When Ciprian was last visiting his village in Romania he felt a sense of despair and frustration. During his childhood, Ciprian developed a great love for the forest and mountains surrounding his village. Sadly throughout his life, he has witnessed the destruction of much of the forest surrounding his childhood home. He notes ‘every time I visit the village where I grew up yet another large section of forest has been cleared.’
This exposure from a young age has given Ciprian an excellent understanding and appreciation of how the natural environment is managed. When Ciprian was growing up, the forest surrounding his village was controlled by the government. When Romania moved to a democratic system the management of its natural resources was moved to private institutions and entities. Ciprian was distressed to observe that the change in management structure did not seem to make any difference to preserving the forest. It was still disappearing at an alarming rate!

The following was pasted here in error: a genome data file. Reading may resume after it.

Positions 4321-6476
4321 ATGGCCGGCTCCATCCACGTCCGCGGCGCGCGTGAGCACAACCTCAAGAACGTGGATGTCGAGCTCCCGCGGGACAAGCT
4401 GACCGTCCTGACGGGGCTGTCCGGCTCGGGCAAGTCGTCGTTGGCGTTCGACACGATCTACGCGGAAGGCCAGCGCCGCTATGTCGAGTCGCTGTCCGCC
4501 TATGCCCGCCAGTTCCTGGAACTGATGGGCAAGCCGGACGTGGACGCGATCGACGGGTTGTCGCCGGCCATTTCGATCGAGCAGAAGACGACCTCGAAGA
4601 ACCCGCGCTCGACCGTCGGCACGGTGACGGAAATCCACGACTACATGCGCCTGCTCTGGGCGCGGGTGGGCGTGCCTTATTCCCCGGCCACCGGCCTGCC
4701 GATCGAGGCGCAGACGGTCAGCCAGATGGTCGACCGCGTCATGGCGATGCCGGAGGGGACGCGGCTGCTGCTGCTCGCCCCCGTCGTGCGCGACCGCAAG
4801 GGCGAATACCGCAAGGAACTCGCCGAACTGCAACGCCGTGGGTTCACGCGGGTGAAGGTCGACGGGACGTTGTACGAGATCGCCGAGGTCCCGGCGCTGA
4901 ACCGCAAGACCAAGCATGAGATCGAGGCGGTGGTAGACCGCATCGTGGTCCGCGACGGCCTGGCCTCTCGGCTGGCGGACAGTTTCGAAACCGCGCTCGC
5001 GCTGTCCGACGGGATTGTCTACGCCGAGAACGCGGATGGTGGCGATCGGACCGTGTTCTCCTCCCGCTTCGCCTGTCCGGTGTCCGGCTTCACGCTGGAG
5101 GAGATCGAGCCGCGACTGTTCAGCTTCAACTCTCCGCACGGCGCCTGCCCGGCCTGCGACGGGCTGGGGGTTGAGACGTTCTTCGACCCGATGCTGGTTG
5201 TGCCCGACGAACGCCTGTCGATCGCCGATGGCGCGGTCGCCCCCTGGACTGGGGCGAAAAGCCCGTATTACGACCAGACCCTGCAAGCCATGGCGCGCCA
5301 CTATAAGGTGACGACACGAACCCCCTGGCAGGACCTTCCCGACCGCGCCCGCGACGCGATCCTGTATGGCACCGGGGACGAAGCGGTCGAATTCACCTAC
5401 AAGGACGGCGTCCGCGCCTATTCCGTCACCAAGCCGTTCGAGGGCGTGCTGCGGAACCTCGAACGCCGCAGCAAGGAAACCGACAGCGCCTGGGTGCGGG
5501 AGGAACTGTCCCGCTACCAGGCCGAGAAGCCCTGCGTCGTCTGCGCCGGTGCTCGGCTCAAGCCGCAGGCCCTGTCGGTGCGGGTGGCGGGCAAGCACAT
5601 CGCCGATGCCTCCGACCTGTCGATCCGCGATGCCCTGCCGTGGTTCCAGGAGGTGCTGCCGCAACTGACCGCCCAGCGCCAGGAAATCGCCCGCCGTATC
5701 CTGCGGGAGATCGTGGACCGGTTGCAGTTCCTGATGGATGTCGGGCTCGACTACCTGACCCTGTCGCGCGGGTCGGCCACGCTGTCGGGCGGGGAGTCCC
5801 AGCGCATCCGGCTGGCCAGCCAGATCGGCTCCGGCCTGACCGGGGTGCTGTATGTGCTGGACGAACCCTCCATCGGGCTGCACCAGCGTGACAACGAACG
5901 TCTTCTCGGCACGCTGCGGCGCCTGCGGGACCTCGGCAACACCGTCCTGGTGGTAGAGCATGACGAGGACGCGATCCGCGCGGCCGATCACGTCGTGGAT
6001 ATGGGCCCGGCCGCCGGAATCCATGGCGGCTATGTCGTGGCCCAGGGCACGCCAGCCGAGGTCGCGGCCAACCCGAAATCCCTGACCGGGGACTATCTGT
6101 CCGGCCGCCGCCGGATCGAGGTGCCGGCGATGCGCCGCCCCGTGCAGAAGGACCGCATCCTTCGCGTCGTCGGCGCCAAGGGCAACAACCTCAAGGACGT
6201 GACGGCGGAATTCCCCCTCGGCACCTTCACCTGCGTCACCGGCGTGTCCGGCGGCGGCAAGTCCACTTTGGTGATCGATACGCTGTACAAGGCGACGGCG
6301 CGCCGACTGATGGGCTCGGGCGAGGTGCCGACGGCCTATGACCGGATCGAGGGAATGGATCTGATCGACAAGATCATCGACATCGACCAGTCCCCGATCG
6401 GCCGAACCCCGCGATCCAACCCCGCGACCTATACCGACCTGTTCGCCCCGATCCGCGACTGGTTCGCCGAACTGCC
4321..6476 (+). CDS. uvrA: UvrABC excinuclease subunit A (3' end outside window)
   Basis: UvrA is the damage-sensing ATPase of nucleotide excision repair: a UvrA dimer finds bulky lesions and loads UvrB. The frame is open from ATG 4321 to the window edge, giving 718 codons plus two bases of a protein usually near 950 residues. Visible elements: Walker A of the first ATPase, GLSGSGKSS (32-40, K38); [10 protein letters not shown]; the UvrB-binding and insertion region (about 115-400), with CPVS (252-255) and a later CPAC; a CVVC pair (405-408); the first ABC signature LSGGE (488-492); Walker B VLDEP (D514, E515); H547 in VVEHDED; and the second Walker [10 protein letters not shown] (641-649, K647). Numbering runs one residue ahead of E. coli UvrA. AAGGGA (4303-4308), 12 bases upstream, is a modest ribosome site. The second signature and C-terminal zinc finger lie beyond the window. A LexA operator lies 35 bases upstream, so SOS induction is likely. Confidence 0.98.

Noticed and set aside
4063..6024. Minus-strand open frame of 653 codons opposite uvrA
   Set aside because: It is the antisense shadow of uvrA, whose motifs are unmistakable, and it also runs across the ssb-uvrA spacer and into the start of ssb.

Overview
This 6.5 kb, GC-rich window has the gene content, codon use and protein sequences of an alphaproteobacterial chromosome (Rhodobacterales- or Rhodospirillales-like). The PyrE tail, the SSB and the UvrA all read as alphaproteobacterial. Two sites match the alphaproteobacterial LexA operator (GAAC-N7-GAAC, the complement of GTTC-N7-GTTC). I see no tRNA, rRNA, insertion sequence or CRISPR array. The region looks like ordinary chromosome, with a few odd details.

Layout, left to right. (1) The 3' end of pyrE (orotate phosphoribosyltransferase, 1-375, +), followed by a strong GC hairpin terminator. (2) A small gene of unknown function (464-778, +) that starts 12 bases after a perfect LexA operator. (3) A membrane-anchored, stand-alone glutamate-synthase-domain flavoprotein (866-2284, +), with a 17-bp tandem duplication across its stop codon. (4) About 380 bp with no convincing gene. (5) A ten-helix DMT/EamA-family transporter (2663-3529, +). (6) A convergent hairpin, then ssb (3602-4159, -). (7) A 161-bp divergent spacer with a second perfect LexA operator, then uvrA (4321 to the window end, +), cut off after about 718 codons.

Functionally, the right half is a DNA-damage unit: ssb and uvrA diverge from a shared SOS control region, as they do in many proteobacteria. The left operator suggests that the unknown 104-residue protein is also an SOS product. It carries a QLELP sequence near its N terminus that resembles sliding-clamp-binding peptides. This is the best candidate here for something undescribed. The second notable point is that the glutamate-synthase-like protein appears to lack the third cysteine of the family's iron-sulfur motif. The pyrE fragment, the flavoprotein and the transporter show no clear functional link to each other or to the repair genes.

Ciprian was inspired to find out more about natural resource governance structures. One way he is achieving this is by helping organise a symposium relating to corporate responsibility and sustainable development. The symposium is organised biennially by a worldwide group of academic researchers in the field of corporate responsibility and sustainable development. This year, the group was going to host the conference in Melbourne but Ciprian convinced them otherwise. He organised for one of the members of the group to visit Armidale where he was quickly convinced that the regional city was the perfect place to hold the conference.
This year the conference will be focusing on the policy shift from ‘Government to Governance.’ This relates to whether or not local communities and private entities should be involved in the management of natural resources such as water, biodiversity and forests, rather than this being the exclusive role of government.
There are of course advantages to changing the governance of natural resources to private stakeholders and communities. There is more flexibility when government is not involved. Public interest considerations may also be more prominent under this model. Communities are also directly interested in natural resource management in their areas as they personally depend on the resources. On the other hand, sometimes local communities don’t have the experience, the needed funds, or a holistic view of the issues relating to governance of the area. These and many more considerations will be explored extensively at the symposium.
Congratulations to all the organisers of the Symposium on Corporate Responsibility and Sustainable Development!
Written by Julia Day